Colombo Telegraph

Coming Out Of The Woodwork: The Re-Emergence Of Opportunism & Opportunists

By Emil van der Poorten

Emil van der Poorten

One of the noticeable changes in the content of published material in the English-language media since the re-emergence of the Rajapaksas and their acolytes have been the mushrooms of opportunism popping out of the sodden turf of national publications. These range from ersatz “revolutionaries” to the “education mudalalis” who have made a financial killing in secondary education thanks to the wholesale privatization of a commodity the acquisition of which was NEVER meant to be determined by the size of one’s father’s bank balance and which must have someone like the late C. W. W. Kannangara turning in his grave. Their signatures are writ particularly large on the tired platitudes they mouth about the need for “non-interference” by foreign elements” in any investigation of alleged crimes against humanity and “disappearances” during the Rajapaksa hegemony. Their claim of Sri Lankan governments demonstrating an impeccable commitment to the even-handed dispensation of justice over years past, speak for themselves in the face of the hard facts that have emerged despite the violent efforts to destroy evidence and suppress dissent as evinced by the transfer, overnight, of a police officer with impeccable credentials out of a position where he was pursuing investigations into the torture and murder of a young rugby player and the execution of a dozen young people for non-payment of ransom demands, among other heinous crimes.  One prominent advocate, in the education sector, of this dogma of “non-interference lauded the Rajapaksa Regime when it was in full cry and then went silent over the last three years. It would be redundant to describe this conduct as the typically unprincipled behaviour of someone whose primary concern was the accumulation of wealth rather than the imparting of values to the young and impressionable. However, it perhaps needs repeating and emphasizing that people who display that kind of unmitigated self interest at the expense of principle have no business imparting such values to the impressionable youth of this country in a forum such as a secondary school. The absence of principle and the exercise of untrammeled greed is bad enough in any business, but when it is coupled with mandated authority to impart those values to young, impressionable Sri Lankan minds it is totally unacceptable.

Another voice that has been squawking recently is that of one whose command of the English language was such that the paper for which he wrote and which was then considered the only voice of opposition to the Rajapaksa regime was forced to dispense with his services because of his sub-par command of the English language, its grammar and syntax. It now transpires that that termination should have taken place on the grounds of his monumental lack of principle, not just for his execrable English because, simply put, his subsequent conduct has proven that he was little more than a fifth columnist at that paper. Now, he, sensing an impeding change, has begun delivering paeans of praise to the Rajapaksas, defining them as the epitome of sweetness and light in the matter of Sri Lanka’s governance. This man’s recent history in assisting that other self-styled purveyor of the “truth,” Victor Ivan, when the Ravaya newspaper’s finances were “re-organized’ leaving Mr. Ivan with a substantial financial “residue” served to confirm what I was warned against at the time my support was solicited in that endeavour to “democratize” an often interesting newspaper.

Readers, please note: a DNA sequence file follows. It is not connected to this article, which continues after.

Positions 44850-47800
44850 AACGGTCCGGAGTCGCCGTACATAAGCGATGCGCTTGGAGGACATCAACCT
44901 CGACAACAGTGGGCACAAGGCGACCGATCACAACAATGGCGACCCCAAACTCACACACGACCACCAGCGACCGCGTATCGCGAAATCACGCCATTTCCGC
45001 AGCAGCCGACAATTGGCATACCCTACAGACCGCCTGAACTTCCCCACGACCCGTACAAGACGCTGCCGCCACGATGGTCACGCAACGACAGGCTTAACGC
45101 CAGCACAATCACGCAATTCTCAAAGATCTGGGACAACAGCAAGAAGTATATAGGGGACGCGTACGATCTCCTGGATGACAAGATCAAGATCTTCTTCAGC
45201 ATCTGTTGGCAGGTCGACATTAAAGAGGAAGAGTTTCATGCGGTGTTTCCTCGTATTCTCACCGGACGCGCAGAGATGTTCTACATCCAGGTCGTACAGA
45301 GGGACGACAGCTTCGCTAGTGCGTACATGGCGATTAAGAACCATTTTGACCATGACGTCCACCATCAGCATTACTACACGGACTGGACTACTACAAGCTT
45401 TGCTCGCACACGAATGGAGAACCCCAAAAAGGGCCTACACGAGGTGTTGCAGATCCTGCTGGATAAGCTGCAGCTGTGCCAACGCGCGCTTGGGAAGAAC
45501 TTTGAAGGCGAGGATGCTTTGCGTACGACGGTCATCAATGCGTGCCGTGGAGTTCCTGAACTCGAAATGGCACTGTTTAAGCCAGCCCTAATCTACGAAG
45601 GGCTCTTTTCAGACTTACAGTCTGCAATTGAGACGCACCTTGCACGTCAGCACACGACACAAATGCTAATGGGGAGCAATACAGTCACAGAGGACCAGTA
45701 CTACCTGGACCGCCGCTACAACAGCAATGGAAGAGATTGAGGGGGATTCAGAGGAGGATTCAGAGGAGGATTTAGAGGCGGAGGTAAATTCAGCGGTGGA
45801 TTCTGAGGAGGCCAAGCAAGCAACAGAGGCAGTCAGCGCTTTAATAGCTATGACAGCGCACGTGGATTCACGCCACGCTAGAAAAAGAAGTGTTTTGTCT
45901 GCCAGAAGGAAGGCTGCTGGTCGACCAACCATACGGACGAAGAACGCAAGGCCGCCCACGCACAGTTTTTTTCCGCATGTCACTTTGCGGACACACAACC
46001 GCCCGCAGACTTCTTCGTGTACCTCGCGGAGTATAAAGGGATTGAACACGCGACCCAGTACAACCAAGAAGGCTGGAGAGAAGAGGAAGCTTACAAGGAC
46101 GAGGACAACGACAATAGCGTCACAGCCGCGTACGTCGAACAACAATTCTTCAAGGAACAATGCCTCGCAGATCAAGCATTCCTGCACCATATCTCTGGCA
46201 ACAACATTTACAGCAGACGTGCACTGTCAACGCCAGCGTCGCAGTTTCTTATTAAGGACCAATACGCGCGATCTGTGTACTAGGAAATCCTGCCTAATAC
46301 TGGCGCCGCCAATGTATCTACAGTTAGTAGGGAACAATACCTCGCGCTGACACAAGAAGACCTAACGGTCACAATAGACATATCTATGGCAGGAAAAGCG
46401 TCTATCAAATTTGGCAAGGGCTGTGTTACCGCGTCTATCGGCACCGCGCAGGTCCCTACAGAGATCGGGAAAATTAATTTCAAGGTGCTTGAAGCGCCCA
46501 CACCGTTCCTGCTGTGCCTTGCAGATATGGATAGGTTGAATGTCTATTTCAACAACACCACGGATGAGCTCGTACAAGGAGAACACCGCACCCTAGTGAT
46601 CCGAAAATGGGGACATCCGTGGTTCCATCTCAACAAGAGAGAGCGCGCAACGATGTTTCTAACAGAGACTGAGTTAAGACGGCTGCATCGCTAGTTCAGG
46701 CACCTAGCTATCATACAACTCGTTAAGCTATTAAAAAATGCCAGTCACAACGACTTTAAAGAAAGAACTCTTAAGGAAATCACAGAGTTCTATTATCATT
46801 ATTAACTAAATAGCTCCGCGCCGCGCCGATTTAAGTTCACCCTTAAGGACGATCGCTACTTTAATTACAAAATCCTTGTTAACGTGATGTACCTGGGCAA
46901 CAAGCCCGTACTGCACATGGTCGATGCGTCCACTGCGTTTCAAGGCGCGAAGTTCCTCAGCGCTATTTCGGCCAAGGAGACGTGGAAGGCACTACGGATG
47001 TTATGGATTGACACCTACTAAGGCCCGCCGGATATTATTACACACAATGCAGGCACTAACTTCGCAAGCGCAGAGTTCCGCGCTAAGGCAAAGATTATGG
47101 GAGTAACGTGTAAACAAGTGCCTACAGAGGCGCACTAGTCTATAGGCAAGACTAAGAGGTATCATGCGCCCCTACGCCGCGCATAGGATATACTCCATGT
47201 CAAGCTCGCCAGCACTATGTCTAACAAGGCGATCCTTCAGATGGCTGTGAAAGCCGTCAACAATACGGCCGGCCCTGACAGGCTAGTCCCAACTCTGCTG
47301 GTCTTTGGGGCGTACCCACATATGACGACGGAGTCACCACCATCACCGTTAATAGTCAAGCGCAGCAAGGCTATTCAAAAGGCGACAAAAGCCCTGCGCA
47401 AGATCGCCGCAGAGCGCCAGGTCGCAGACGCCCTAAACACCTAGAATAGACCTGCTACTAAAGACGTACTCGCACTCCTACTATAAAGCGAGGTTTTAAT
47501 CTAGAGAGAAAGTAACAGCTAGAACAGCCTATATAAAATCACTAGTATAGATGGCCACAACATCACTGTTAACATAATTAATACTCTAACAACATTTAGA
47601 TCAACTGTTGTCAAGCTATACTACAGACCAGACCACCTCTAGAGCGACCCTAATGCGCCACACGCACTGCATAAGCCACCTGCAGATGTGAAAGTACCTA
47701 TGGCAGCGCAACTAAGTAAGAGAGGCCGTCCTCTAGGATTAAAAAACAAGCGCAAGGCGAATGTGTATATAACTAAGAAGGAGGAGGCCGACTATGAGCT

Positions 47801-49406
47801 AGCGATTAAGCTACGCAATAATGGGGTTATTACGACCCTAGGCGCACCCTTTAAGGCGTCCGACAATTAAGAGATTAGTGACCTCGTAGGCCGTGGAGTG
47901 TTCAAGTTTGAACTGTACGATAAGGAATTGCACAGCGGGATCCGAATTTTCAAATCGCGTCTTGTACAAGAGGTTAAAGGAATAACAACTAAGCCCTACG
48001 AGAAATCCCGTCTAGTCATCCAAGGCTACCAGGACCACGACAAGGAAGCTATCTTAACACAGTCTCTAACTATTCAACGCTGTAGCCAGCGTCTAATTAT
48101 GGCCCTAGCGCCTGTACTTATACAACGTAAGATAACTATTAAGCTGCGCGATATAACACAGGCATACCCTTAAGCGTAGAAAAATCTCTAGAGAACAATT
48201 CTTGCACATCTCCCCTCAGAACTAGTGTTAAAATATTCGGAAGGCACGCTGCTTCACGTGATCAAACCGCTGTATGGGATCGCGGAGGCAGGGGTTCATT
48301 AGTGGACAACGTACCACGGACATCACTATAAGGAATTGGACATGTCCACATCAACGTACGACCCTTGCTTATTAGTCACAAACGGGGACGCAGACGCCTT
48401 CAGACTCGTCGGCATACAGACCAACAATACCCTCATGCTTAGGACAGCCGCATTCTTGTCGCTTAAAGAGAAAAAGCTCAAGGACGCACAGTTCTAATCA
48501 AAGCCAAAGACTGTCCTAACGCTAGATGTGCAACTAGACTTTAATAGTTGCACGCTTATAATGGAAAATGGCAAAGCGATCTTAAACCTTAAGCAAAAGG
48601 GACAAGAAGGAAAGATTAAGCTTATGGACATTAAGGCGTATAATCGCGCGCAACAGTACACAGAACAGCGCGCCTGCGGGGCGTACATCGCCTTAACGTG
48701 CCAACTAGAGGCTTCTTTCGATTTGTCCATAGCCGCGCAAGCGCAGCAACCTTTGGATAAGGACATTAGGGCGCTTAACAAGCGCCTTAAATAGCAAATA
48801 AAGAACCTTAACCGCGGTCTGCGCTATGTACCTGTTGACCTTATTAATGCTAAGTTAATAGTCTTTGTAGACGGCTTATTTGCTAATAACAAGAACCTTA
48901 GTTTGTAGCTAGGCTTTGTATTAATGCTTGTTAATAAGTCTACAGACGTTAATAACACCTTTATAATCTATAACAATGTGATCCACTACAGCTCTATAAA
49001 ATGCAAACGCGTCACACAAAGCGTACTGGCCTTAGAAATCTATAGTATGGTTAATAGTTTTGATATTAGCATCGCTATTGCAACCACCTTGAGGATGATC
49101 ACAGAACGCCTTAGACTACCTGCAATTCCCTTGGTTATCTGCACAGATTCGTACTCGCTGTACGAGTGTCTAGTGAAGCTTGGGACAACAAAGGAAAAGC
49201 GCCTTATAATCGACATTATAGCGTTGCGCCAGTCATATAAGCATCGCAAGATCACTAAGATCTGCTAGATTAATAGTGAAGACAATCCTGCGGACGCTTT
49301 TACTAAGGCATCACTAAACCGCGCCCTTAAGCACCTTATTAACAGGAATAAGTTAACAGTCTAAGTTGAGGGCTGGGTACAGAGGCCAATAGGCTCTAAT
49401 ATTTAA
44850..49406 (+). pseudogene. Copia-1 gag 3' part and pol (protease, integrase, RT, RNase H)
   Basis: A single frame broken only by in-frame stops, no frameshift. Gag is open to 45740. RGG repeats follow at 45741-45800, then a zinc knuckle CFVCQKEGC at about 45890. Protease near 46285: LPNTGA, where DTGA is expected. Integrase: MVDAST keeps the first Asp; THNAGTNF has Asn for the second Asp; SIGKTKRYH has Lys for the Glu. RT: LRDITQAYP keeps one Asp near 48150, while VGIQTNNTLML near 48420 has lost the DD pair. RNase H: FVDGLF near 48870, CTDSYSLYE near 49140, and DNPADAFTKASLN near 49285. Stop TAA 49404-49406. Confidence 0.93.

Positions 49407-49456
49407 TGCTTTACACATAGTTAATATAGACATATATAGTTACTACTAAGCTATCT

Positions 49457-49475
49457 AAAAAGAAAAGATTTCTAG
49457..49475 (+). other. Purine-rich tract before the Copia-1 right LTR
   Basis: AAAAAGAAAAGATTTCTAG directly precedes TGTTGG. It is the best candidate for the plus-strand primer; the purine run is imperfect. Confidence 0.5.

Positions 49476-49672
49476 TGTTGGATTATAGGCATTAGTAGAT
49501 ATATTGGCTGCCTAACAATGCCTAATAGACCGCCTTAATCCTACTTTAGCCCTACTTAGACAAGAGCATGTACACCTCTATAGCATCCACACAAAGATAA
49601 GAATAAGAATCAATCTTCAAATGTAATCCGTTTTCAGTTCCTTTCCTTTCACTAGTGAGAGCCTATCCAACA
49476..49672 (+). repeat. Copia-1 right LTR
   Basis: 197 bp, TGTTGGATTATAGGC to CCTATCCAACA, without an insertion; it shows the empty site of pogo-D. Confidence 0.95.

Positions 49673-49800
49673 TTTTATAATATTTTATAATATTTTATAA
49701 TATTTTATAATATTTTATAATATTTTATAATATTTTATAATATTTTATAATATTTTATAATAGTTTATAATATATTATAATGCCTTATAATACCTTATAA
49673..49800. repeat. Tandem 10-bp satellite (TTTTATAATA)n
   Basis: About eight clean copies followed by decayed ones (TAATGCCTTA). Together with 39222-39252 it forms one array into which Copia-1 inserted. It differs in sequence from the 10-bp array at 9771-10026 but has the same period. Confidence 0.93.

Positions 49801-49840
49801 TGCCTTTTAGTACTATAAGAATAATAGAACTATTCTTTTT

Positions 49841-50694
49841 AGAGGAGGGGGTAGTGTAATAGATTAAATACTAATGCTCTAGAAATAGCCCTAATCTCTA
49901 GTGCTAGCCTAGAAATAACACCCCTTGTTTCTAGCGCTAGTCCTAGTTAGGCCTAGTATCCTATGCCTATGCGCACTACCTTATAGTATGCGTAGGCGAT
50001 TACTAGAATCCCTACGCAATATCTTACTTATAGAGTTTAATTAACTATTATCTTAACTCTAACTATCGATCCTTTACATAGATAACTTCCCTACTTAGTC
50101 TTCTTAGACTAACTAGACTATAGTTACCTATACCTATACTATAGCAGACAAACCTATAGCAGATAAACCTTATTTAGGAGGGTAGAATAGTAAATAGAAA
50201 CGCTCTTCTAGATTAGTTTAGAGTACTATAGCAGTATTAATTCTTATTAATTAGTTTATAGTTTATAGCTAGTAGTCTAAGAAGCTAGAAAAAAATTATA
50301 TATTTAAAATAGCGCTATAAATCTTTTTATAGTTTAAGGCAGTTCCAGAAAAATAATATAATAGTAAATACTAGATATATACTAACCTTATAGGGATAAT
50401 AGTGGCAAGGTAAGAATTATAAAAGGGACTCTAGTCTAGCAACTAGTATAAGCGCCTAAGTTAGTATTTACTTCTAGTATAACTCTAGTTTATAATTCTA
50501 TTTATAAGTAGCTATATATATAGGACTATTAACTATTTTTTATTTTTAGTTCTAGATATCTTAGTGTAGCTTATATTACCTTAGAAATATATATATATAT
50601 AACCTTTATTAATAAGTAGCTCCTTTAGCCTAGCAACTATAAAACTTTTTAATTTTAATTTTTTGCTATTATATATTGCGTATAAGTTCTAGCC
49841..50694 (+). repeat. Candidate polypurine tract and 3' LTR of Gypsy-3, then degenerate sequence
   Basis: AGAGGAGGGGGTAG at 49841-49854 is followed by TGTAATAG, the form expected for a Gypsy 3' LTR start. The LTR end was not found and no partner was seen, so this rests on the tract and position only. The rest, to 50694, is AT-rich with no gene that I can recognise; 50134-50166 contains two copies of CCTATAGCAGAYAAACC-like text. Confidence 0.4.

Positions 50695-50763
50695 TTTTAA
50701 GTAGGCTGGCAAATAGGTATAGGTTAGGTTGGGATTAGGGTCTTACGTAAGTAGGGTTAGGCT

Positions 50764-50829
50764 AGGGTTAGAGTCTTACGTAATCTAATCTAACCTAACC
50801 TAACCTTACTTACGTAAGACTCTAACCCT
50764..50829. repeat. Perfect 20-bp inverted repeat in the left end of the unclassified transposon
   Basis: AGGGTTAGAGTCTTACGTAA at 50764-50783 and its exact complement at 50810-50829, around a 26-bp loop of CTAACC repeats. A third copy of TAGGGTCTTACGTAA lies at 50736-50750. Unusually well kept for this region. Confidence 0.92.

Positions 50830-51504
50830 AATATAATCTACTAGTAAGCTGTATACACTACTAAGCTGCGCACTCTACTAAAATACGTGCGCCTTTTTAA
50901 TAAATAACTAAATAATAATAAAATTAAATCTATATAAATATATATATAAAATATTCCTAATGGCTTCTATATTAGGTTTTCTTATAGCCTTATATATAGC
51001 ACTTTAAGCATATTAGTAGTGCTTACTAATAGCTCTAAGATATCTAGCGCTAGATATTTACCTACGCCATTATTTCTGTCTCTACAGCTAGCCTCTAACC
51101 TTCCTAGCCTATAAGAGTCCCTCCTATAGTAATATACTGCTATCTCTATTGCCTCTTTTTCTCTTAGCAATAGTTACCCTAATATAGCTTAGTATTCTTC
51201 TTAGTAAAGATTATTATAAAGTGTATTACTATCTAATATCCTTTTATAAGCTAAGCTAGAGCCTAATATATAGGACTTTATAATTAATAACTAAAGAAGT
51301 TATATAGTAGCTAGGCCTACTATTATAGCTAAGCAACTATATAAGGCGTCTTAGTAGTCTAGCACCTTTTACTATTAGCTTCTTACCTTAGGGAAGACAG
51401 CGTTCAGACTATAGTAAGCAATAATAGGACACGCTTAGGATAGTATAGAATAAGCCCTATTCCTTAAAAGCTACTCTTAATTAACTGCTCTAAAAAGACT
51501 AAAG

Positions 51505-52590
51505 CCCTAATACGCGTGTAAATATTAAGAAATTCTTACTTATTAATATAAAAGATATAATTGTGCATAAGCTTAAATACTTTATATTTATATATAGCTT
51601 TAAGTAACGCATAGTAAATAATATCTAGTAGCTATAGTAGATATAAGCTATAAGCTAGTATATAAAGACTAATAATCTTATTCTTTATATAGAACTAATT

Let me pause in midstream here to make the observation that, with very little resembling investigative reporting in this country, the new storm-troopers seeking to take over our highest elected body, make the Bond scam-burglars look like a bunch of “pikers.” It does seem like the choice presented to us is between the bad and the worse. Or is it between the bad and the worst?

The real tragedy for us as a nation and as individuals without stashes of greenbacks in offshore accounts is that the nation that has the most authority over us – China – will not, as a matter of its demonstrated precedent and policy, times without number, in several developing countries, choose to accord this mountain of corrupt practice the attention it so desperately demands as long as its own narrow objectives are met. This is not some conclusion arrived at after time spent in front of a crystal ball.  It is simple statement of bald fact, an acknowledgment of the reality that what China has visited upon its client states, starting from Malaysia and extending into Central America, is on the cards for us in Sri Lanka. In fact, the plan of action had progressed during the Rajapaksa years to the point that the Sirisena/Wickremesinghe government was forced to “lease” to China some of our most strategic and valuable assets in order to apply such lease-income to the payment of the interest on loans that China had given us to construct those very facilities in the first place, thanks to rates of interest that were astronomical compared to those prevailing in the world at the time. Just think of that simple fact in the clear light of day, dear reader. Would you mortgage to your creditor what was left of your assets after having spent your capital on some hare-brained enterprise dictated by that very lender and meant to serve his interests?

The tragedy that awaits us is without precedent and it will take something akin to a miracle to save this land from the truly terrible fate from which those who have stashed huge amounts of dollars offshore will be spared and a fate being encouraged by the unmentionables that are coming out of our national woodwork. Yes, Chicken Little, the sky IS falling!

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